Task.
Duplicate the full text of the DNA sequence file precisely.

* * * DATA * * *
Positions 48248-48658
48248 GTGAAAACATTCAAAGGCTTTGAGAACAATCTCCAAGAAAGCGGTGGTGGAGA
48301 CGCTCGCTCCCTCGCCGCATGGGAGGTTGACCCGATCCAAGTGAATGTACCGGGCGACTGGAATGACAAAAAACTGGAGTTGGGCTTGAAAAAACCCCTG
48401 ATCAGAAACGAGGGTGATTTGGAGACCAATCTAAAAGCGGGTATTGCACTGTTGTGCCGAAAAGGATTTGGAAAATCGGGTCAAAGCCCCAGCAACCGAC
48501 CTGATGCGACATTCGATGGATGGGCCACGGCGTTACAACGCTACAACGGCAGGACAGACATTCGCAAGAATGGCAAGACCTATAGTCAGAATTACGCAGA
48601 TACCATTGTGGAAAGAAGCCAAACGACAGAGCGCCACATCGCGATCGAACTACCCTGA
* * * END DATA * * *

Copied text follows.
Positions 48248-48658
48248 GTGAAAACATTCAAAGGCTTTGAGAACAATCTCCAAGAAAGCGGTGGTGGAGA
48301 CGCTCGCTCCCTCGCCGCATGGGAGGTTGACCCGATCCAAGTGAATGTACCGGGCGACTGGAATGACAAAAAACTGGAGTTGGGCTTGAAAAAACCCCTG
48401 ATCAGAAACGAGGGTGATTTGGAGACCAATCTAAAAGCGGGTATTGCACTGTTGTGCCGAAAAGGATTTGGAAAATCGGGTCAAAGCCCCAGCAACCGAC
48501 CTGATGCGACATTCGATGGATGGGCCACGGCGTTACAACGCTACAACGGCAGGACAGACATTCGCAAGAATGGCAAGACCTATAGTCAGAATTACGCAGA
48601 TACCATTGTGGAAAGAAGCCAAACGACAGAGCGCCACATCGCGATCGAACTACCCTGA